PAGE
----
Going back to the pre-COVID past feels like an invalidation of the now. What home would I be going back to? The things we loved, that involved the people we loved, have become actual vectors for the spread of disease. Any desire to relive the scenes of the past running in all our minds is a liability issue at this point. 

In short, today, nostalgia kills. I’m not a killer, nor is anyone around me. So at what point did the perception of normal fail us all?

Corona Dazed 

Roula B., Falls Church, Virginia

Ok, I get it. Wash your hands, cover your mouth, social distance, stay home! But there’s a limit to what I can accept, because some things make sense and a helluva lot doesn’t in this media hailstorm we’re under. Here are some #COVID-19 responses that don’t make much sense to me:

  1. In New York City, people who are caught not social distancing are thrown into crowded jail cells.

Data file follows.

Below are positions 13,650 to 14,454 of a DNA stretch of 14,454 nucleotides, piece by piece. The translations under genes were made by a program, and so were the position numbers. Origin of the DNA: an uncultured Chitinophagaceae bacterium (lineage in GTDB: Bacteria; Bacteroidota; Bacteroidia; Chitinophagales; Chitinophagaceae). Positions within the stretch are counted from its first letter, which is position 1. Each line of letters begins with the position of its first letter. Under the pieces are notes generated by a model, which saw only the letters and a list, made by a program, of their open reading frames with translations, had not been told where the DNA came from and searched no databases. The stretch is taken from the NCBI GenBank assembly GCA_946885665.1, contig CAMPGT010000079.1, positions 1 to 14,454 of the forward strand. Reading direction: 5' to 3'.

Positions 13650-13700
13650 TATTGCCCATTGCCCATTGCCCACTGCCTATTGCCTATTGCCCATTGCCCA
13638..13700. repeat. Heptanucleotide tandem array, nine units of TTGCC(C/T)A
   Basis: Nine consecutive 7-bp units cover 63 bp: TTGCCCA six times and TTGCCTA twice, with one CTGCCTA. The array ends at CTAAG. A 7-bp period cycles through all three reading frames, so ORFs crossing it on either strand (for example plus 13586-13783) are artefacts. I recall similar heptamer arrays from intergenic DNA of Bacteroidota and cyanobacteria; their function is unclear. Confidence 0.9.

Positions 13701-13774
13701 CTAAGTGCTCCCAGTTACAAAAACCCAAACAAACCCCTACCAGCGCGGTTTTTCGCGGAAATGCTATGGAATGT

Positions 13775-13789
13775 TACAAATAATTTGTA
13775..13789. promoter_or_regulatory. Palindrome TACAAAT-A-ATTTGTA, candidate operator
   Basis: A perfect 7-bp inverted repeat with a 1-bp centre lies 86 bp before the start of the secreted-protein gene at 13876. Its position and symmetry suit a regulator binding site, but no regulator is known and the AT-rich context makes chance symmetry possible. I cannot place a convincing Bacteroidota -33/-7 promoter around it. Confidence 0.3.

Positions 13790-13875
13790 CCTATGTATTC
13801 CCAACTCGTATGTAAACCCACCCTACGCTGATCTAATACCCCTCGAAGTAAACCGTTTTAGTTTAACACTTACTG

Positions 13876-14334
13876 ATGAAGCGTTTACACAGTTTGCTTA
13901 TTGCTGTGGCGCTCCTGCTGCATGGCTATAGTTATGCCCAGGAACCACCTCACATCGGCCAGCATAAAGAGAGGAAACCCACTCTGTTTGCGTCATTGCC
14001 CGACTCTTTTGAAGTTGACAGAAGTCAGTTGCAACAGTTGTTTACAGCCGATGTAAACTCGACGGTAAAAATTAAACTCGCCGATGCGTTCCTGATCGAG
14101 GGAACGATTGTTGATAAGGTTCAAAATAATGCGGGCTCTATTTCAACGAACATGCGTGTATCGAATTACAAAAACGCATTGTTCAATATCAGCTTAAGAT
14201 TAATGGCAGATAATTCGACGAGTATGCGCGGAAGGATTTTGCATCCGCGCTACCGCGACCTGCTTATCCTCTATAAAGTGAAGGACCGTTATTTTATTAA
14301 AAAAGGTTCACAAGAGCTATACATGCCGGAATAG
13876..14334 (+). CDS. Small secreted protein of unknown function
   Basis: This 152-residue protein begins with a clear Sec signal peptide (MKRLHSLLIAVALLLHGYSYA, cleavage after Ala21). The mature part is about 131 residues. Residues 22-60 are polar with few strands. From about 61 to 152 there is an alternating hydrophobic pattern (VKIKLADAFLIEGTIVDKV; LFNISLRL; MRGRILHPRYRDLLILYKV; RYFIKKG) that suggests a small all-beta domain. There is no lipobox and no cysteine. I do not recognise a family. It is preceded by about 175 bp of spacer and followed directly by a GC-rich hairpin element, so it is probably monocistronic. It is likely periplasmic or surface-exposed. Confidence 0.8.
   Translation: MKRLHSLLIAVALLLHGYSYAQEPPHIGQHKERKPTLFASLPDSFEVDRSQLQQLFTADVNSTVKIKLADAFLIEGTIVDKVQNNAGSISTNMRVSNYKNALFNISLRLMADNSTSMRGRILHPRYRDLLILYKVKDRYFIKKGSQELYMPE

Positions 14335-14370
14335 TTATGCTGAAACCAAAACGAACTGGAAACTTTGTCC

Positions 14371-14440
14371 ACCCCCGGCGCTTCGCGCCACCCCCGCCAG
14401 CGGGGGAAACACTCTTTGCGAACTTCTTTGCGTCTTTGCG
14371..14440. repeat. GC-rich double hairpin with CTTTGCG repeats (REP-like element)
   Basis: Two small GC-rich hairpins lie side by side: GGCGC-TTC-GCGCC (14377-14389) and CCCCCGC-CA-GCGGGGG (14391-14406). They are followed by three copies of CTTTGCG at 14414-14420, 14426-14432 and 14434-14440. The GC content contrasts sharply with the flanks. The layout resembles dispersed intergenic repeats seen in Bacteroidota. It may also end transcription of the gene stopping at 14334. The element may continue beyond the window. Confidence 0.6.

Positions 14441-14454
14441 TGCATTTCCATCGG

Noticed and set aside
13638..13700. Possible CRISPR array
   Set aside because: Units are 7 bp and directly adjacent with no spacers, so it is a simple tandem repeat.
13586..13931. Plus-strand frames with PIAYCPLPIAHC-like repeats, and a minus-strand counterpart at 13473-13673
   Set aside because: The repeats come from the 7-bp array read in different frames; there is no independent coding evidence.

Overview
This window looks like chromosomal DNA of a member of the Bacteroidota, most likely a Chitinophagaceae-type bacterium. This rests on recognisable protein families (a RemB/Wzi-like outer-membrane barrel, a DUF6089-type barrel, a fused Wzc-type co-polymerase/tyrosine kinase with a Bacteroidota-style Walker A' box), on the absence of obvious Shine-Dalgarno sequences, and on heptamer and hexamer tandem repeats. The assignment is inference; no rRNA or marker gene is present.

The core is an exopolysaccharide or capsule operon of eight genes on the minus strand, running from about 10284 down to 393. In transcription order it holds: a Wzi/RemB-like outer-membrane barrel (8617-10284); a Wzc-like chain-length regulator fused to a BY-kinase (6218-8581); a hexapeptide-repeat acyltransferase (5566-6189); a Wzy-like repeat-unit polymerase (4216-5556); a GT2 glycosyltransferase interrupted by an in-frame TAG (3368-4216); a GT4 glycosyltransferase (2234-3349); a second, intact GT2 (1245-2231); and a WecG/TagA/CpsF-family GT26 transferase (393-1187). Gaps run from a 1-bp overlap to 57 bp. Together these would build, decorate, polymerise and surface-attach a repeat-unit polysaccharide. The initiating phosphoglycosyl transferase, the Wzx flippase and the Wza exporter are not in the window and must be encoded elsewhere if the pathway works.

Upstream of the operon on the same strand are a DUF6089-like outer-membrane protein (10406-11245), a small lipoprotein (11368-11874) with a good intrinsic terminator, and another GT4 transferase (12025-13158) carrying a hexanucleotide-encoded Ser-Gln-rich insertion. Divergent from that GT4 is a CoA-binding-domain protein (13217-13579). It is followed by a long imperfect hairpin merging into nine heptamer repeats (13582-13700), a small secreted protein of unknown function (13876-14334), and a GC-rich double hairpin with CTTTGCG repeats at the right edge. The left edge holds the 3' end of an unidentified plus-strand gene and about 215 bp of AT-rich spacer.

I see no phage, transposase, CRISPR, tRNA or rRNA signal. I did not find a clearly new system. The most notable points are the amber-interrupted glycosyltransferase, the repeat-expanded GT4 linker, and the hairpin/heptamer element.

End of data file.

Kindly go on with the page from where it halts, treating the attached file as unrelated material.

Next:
2. Seeing people driving alone in cars- with windows closed- wearing masks.
  3. Taking away car window squeegees at gas stations, but allowing those same hands to touch the gas nozzles.
  4. Closing fields, nature parks, and dog parks.
  5. The removal of all public scooters, but keeping public bikes circulating. (parked 6 feet apart!)
  6. The shutting down of public water fountains. What are the homeless supposed to do? And there have been so many of them visible on the street lately. Maybe because they stand out more in the emptiness?

I am jealous of Sweden and the way they’re calmly and wisely handling this situation with acceptance and deeper vision. The Swedish government is taking the utmost of care to avoid panic and preserve the citizens’ normal lives and liberties while searching for good solutions. Most importantly, the government trusts the academics, scientists, doctors, and their citizens to play a part in social survival. 

Submitted by Roula
no copyright infringement intended

Imagine that, TRUSTING people to cooperate and make the best decisions for themselves within government guidelines and recommendations. And the people CAN be trusted because trust is a two-way street!